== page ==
timrit Lengthens circadian period in a temperature-dependent manner through suppression of PERIOD protein cycling and nuclear localization. (1/105)

A fundamental feature of circadian clocks is temperature compensation of period. The free-running period of ritsu (timrit) (a novel allele of timeless [tim]) mutants is drastically lengthened in a temperature-dependent manner. PER and TIM protein levels become lower in timrit mutants as temperature becomes higher. This mutation reduces per mRNA but not tim mRNA abundance. PER constitutively driven by the rhodopsin1 promoter is lowered in rit mutants, indicating that timrit mainly affects the per feedback loop at a posttranscriptional level. An excess of per+ gene dosage can ameliorate all rit phenotypes, including the weak nuclear localization of PER, suggesting that timrit affects circadian rhythms by reducing PER abundance and its subsequent transportation into nuclei as temperature increases.  (+info)

A visual coding system in histopathology and its consensual acquisition. (2/105)

Divergent descriptions of histopathologic images induce inter- and intra-observer variability in diagnosis. Even though a controlled terminology exists to describe medical imaging, pathologists do not always agree on the visual representation of the descriptive terms. The main purpose of our work is to define a methodology to build a standardized visual coding system unambiguously characterizing the terms of a microglossary. The methodology follows two steps: 1) the acquisition of experts' descriptions of images using the microglossary and 2) a consensus derivation. The procedure was applied on a set of 85 histopathological images of breast tumors described by two experts. Among the 339 objects selected in images, 176 were detected by both experts, 77% localized at the same place and 25% also identically labeled. The microglossary was enriched and illustrated via the resulting consensual descriptions. The contribution of this work supports relevant indexing of biomedical images and image-related information.  (+info)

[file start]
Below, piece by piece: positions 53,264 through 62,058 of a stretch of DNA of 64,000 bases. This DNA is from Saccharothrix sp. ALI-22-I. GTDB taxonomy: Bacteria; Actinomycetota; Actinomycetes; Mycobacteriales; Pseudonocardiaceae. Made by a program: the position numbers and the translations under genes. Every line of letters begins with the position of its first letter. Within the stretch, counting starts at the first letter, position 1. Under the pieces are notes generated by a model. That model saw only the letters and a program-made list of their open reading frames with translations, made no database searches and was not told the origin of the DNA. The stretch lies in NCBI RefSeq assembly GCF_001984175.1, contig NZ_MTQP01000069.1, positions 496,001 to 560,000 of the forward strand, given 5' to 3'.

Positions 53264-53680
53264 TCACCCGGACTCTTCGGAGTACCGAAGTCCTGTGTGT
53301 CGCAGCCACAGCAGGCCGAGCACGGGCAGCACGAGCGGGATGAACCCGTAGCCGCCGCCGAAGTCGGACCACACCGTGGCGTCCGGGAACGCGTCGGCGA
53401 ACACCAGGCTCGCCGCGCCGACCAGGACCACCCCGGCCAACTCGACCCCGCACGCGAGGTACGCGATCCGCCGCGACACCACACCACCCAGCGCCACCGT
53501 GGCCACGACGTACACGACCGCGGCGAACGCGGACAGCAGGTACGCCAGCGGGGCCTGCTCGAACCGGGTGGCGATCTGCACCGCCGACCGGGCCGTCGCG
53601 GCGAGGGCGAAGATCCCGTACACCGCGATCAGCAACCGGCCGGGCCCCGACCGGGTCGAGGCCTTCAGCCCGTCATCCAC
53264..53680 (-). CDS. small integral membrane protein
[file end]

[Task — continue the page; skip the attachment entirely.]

The clinical utility of the Revised European-American Lymphoma (R.E.A.L.) Classification: preliminary results of a prospective study in patients with non-Hodgkin's lymphoma from a single centre. (3/105)

BACKGROUND: The clinical applicability of the Revised European-American Lymphoma (R.E.A.L.) Classification has been demonstrated in several retrospective studies. The present, ongoing study was initiated to evaluate the clinical and pathological utility of the R.E.A.L. Classification compared with the Working Formulation (WF) in a prospective fashion, in an unselected patient population treated at a single institution. PATIENTS AND METHODS: Prospective data were collected on 596 biopsies from 557 patients referred with an initial diagnosis of lymphoma. After initial histologic review, 465 biopsies from 441 patients were confirmed as non-Hodgkin's lyphoma (NHL), 412 of which could be classified in R.E.A.L. and WF. RESULTS: According to WF criteria, 25% were low grade, 58% intermediate grade and 2% high grade, 14% could not be allocated to a WF subtype. According to R.E.A.L., 46% were diffuse large B cell, 19% follicle centre lymphoma, 6% marginal zone, 6% small lymphocytic, 4% mantle cell, and 3% T-cell anaplastic large cell. For those with B-cell NHL, 7% were unclassifiable in WF compared with 1% in R.E.A.L. Corresponding figures for T-cell NHL were 68% and 3%, respectively. CONCLUSIONS: Preliminary results confirm the clinical utility of the R.E.A.L. Classification in a single institution setting, demonstrating that cases were more readily sub-typed in R.E.A.L. compared with WF. Frequencies are comparable with I.L.S.G. data. Further follow up with large patient numbers is on-going to analyse survival data with reference to clinical prognostic factors.  (+info)